David Green founded Project Impact, is a MacArthur Fellow, an Ashoka Fellow and is recognized by the Schwab Foundation as a leading social entrepreneur. David has been the prime mover in three successful technology transfers, which have had a significant impact in the fields of blindness prevention and amelioration of hearing impairment. In 1992, David, in collaboration with Seva Foundation and Aravind Eye Hospital, directed the establishment of Aurolab ( India), the first non-profit manufacturing facility in a developing country to produce affordable intraocular lenses (IOLs) to ameliorate cataract which is the main cause of blindness. Aurolab is now one of the largest manufacturers of IOLs in the world, with sales of 700,000+ units per year (8% of the world market share) to 86 countries and has fulfilled its promise to make affordable high quality IOLs available to programs serving the poor. Aurolab's selling price is $4 per lens, compared to over $100 in the US.
In conjunction with Seva, Aurolab and Mr. Rolf Spingler, and other donors, David also established suture (wound closure product) manufacturing at Aurolab in 1998. Aurolab has reduced the selling price of ophthalmic suture from $200 per box of suture to $30.
Project Impact’s present initiative is to design, produce and distribute a digitally programmable hearing aid. Production commenced in February 2003 at Aurolab. Hearing aids usually sell for $1500 per unit. The Project Impact hearing aids are sold for prices ranging from $0 to $200. The manufacturing cost is $50.
Project Impact, through the efforts of biomedical engineer Joel Segre, is also presently engaged in a transfer of technology and know how to Aurolab for the manufacture of a foldable intraocular lens.
Aurolab also produces pharmaceuticals and eyeglasses and has CE Mark Certification for hearing aids, suture and IOLs, fulfilling the same regulatory requirements medical companies must fulfill for selling products in Europe. The suture and hearing aid also have US FDA approval. Aurolab is financially sustainable from sales revenues and as a non-profit, cycles it’s profit into expanding and improving it’s ability to serve the underserved with affordable medical products.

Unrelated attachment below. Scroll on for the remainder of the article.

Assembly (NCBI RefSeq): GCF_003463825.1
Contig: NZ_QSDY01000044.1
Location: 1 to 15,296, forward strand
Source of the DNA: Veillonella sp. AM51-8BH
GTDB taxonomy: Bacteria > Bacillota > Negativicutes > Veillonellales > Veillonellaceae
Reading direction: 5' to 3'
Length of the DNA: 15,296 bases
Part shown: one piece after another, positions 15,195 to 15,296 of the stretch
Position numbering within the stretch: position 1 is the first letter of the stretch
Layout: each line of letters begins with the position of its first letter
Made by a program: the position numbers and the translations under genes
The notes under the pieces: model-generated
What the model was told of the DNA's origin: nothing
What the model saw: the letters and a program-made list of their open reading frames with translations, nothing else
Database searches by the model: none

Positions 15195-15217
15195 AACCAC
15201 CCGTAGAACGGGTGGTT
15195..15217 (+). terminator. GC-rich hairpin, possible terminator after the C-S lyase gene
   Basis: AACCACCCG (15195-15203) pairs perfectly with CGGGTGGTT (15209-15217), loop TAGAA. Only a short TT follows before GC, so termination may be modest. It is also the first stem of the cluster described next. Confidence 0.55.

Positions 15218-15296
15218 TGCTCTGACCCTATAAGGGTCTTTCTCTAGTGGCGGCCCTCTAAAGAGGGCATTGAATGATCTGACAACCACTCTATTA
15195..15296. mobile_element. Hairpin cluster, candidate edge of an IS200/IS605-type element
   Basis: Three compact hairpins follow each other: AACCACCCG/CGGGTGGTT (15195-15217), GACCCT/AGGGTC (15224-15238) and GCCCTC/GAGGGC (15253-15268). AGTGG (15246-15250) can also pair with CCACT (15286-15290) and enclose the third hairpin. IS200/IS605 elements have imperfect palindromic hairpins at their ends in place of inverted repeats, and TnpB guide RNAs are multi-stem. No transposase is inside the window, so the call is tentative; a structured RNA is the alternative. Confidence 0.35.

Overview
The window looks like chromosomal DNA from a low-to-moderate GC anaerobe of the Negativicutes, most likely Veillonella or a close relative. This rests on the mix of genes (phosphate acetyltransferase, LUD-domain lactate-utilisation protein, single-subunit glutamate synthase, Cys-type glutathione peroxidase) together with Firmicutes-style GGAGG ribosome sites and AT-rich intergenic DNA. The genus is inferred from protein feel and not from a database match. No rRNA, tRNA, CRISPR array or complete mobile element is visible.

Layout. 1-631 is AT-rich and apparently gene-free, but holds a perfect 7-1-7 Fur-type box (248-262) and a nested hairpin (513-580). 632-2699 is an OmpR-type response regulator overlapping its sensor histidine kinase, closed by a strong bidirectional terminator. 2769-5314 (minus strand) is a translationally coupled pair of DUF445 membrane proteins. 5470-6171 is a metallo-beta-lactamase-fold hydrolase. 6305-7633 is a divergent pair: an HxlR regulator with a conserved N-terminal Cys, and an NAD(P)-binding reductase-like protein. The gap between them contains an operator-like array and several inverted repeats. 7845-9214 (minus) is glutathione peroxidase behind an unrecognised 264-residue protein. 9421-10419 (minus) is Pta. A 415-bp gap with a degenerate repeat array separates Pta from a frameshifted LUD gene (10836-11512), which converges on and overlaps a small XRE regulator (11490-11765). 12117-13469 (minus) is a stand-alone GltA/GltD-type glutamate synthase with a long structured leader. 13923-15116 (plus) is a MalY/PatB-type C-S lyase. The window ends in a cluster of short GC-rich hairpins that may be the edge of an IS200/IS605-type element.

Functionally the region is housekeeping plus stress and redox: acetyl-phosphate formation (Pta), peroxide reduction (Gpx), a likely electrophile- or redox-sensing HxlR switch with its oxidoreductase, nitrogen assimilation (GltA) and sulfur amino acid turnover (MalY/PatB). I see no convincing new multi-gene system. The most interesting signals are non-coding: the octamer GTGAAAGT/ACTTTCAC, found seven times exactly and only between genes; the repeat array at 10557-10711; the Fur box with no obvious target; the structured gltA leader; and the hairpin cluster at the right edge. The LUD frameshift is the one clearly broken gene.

In addition to establishing medical manufacturing, through his work with Seva Foundation and others, David has developed high-volume, quality eye care programs that are affordable to the poor and self-sustaining from user fees. He helped develop Aravind Eye Hospital in Madurai, India, which performs 220,000 surgeries per year, making it the largest eye care program in the world. 65% of the care is provided free of charge or below cost, yet the hospital is able to attain 50% profit margin. For Lumbini Eye Hospital in Nepal, he worked with Seva to develop a system of financing from user fees to enable the hospital to be self-sustaining. The hospital now provides sight-restoring surgery each year to 30,000 patients (20 percent at no cost and the majority at cost); is now self-sustaining with substantial savings and has a 35% profit margin. David Also worked with Al Noor Foundation to create a sustainable eye care program that is now one of the largest in Egypt. David has assisted in replicating this cost recovery model in Malawi, Guatemala, El Salvador, Tibet, Tanzania and Kenya and has assisted the Lions Aravind Institute for Community Ophthalmology to build their capacity to transform over 150 programs in India and abroad to increase service volume, improve quality and become self sustaining.